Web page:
Idiom, Resonance, and Destiny
Thus -- and this is impoïetant -- "the poetic precedes the scientific" as "the passive precedes the active."
I was reminded of this the other day in the account of the 12 year old Jesus hanging out with the teachers in the temple, "both listening to them and asking them questions" (Luke 2:46, emphasis mine). So, we would do well to remember that listening and inquiring are prior to teaching or evangelizing or bloviating. We should make ourselves as receptive as Socrates, who knows only one thing. However, unlike Descartes, who uses his One Big Think as a foundation to build upon, Socrates uses his only as a vast and fruitful space of unKnowing.
This is a resonant space; or in other words, truth seems to have a "frequency" or vibrational quality that stirs our inner tuning fork. Aristotle (in Taylor) compares it "to musical modes and rhythms," such that "some philosophers say that the soul is a tuning, others, that it possesses tuning."
Now, tuning is not the tune, but we cannot play the tune unless the instrument is tuned. Therefore, playing music or thinking truth requires the proper tuning. How do we tune the soul? In other words, what would be the mind-brain-relations analogy to tuning an instrument? Remember, proper tuning only "prepares" us to play something. It is not the playing itself.
Obviously -- whether or not the educrats would express it this way -- the purpose of a public education is to help tune the soul so that it resonates with truth.
How's that working out?
What does the barbarized and liberalized (but I repeat myself) soul resonate with, anyway? I don't really want to know.
We've discussed this subject in the past, in particular, with regard to some of Christopher Bollas's ideas of the destiny drive, psychic idiom, and the unthought known. These terms are all related, in that we become ourselves (via the destiny drive) by finding the objects and relationships (idiom) that somehow precede us (i.e., are known but unthought, the unthought known).
So: "Human idiom is the peculiarity of person(ality) that finds its own being through the particular selection and use of the object [which also refers to people, ideas, and relationships]. In this restricted sense, to be and to appropriate are one."
Although I did not know it at the time (this book I'm looking at, Forces of Destiny, was published in 1989), this comes very close to a trinitarian way of looking at things. Think about it: we cannot "find our being" within ourselves per se, only in relationship, whether with people, ideas, scripture, works of art, God, etc. When we hit on one that bangs the interior gong, this means that the object is resonating with our idiom.
In this regard, "idiom" may be thought of as our unique soulprint. Now, everyone is unique, but how do we know this, and how do we make it a reality? Consider, for example, the Islamic or Academist worlds, where everyone must think the same thoughts, regardless of personal idiom. Another name for this is hell.
Of course, the same thing can happen in families, and usually does to one degree or another. For example, I was born into a family that did not share my idiom, to put it mildly, so it took quite awhile to discover the objects that bang my gong.
In one sense I was "lucky," but if Bollas is correct, there was also a Destiny Drive at work, and in hindsight I can see how I was able to manifest it by passively surrendering to its higher wisdom (or stupidity, depending on how you look at it). In other words, I never "planned" my life in a top-down way, but rather, allowed it to play out in a spontaneous and organic manner.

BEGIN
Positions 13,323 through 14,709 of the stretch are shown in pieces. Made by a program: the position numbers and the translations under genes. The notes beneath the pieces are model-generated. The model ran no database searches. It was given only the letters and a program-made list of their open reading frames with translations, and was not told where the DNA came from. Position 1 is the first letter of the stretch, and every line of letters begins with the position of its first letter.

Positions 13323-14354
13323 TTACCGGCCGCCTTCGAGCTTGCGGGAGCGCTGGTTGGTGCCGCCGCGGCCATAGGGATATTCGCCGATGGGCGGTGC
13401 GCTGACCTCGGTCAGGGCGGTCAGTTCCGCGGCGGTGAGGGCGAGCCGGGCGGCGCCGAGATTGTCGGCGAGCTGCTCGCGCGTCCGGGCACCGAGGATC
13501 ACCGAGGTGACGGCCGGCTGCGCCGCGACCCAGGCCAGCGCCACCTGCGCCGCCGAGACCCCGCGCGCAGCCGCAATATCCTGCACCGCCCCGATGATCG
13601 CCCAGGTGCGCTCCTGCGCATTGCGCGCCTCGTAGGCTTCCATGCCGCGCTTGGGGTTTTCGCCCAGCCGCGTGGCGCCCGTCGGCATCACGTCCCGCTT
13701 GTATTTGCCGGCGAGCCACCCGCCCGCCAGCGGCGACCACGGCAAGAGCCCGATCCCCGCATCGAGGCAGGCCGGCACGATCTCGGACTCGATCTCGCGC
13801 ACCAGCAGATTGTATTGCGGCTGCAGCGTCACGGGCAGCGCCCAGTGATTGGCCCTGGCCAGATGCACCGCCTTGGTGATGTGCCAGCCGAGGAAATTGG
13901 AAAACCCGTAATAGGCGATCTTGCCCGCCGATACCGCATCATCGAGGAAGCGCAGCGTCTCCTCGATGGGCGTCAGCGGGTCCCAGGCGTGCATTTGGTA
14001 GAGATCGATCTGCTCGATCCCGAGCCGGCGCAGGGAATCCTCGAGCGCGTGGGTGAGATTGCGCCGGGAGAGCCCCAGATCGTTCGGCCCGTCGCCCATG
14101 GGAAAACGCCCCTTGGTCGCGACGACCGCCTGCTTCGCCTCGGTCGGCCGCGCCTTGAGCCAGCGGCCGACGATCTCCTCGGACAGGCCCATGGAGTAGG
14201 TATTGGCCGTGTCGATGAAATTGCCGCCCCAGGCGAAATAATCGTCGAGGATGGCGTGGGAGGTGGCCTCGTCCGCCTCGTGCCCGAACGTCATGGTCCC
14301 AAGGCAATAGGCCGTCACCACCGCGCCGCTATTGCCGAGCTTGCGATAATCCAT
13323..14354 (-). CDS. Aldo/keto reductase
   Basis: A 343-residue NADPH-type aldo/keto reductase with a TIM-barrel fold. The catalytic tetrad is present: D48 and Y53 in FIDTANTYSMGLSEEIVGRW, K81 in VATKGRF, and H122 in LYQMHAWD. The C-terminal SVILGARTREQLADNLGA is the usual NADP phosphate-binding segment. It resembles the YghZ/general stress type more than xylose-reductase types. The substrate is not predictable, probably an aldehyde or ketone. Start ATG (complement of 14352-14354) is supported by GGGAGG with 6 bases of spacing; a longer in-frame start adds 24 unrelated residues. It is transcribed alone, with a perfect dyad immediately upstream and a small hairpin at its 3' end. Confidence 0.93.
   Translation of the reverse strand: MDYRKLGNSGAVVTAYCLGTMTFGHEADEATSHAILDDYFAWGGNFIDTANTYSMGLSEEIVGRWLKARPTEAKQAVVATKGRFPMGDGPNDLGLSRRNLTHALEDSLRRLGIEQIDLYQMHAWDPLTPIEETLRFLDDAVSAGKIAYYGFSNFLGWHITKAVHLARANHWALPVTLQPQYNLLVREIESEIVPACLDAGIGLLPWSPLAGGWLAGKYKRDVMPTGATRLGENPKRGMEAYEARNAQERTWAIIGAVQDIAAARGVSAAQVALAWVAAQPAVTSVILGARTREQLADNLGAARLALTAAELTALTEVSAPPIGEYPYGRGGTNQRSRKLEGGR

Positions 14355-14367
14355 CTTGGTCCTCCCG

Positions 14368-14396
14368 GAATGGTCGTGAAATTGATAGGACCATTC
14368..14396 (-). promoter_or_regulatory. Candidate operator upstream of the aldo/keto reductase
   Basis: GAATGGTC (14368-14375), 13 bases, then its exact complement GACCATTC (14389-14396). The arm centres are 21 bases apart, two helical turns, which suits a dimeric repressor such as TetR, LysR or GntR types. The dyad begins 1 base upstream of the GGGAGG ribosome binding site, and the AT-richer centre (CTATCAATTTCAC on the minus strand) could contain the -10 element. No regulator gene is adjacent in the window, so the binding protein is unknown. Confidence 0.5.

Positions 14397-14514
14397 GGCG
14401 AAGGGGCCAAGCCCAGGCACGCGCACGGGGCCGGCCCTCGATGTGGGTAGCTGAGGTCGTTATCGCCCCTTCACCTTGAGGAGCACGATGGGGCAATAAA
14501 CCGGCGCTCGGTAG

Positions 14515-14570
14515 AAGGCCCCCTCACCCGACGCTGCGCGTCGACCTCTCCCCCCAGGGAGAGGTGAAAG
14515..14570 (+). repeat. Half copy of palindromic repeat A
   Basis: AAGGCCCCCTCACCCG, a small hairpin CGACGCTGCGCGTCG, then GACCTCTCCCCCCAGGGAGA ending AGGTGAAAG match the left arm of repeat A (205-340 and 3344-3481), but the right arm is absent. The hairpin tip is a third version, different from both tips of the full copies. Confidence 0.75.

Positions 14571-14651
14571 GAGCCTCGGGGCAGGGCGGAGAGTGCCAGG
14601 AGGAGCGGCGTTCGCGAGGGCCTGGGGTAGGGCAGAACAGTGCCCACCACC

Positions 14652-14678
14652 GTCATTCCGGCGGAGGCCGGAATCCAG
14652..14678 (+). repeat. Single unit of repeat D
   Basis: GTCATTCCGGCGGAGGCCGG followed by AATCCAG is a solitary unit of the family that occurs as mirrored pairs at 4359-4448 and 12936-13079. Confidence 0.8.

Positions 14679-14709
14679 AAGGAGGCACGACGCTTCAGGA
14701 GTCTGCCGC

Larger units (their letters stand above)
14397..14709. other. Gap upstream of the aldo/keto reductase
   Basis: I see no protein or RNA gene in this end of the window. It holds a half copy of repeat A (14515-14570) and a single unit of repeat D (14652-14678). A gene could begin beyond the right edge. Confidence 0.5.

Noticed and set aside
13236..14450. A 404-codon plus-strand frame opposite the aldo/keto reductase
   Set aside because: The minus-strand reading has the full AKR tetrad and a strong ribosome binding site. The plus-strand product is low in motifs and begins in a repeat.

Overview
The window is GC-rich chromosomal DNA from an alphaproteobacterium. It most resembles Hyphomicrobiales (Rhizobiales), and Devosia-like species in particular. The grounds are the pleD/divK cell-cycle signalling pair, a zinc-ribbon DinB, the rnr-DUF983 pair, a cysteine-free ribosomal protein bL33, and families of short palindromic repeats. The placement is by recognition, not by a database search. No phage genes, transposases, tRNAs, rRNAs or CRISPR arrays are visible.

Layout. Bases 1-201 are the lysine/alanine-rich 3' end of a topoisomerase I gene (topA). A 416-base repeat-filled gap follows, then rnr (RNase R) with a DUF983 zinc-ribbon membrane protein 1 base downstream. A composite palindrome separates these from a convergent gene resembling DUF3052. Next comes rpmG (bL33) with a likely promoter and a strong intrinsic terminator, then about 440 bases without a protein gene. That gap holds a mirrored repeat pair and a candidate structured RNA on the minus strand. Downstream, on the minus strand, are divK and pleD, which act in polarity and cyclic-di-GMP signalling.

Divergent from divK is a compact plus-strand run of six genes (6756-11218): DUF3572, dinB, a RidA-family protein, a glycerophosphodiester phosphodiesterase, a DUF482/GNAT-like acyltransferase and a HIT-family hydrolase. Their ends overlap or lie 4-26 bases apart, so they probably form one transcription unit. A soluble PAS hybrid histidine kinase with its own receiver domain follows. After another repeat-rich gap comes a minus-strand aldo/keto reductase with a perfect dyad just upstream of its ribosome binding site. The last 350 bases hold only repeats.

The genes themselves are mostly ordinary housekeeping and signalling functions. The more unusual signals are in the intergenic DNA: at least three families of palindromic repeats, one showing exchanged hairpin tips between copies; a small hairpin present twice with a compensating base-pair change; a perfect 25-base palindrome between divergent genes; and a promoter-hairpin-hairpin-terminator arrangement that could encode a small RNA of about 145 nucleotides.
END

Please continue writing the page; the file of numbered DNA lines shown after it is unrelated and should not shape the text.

Not that I am a model human or anything. But at least I'm myself, so I got that going for me.
I'm sure I must have quoted this resonant passage before, but in the introduction, Bollas talks about the birth of his son: "What struck me was how he was who he is from scratch. He seemed to be in possession of his own personality, his very own unique configuration in being (what I term idiom) that has never really changed in itself."
Q: "But what is this idiom? How does one provide evidence for it?"
A: I would say, start by inquiring within. What moves your soul? To what are you spontaneously attracted? What lights you up inside? This vital work "is a form of play in which the subject selects and uses objects in order to materialize elements latent to his personality, akin to a kind of personality speech, in which the lexical elements are not word signifiers but factors of personality."
Okay, the other night I watched One Flew Over the Cuckoo's Nest for the hundredth time. While doing so I had a kind of flashback to when I saw it the first ten times in 1975, when I would have been 19 or so. Importantly, I was a complete idiot at the time, with no understanding of art & stuff (or of anything else, really). However, the film resonated deeply with me, but in a seemingly unusual way.
That is -- and this is in hindsight, because I wasn't consciously aware of it at the time -- it was as if the film were comforting to me. In a weird way, it was as if I were "at home" (in a psychic sense). Hence the compulsion to repeat the experience, for reasons known but unthought by me.
I won't get into that for which I was searching. Probably just the person writing this. In any event, the point is that something about it spoke to my idiom, an idiom that I was years away from actualizing. Has anyone else had this experience with an object, work of art, idea, religion, person, etc.? I'll bet you anything Rick has. What about the rest of you?
(And I see that this post has come fullcircle, in that we are inquiring into that first touch of our final purpose, which is to experience happiness, a resting from activity, a return to where we began, to a state of repose...)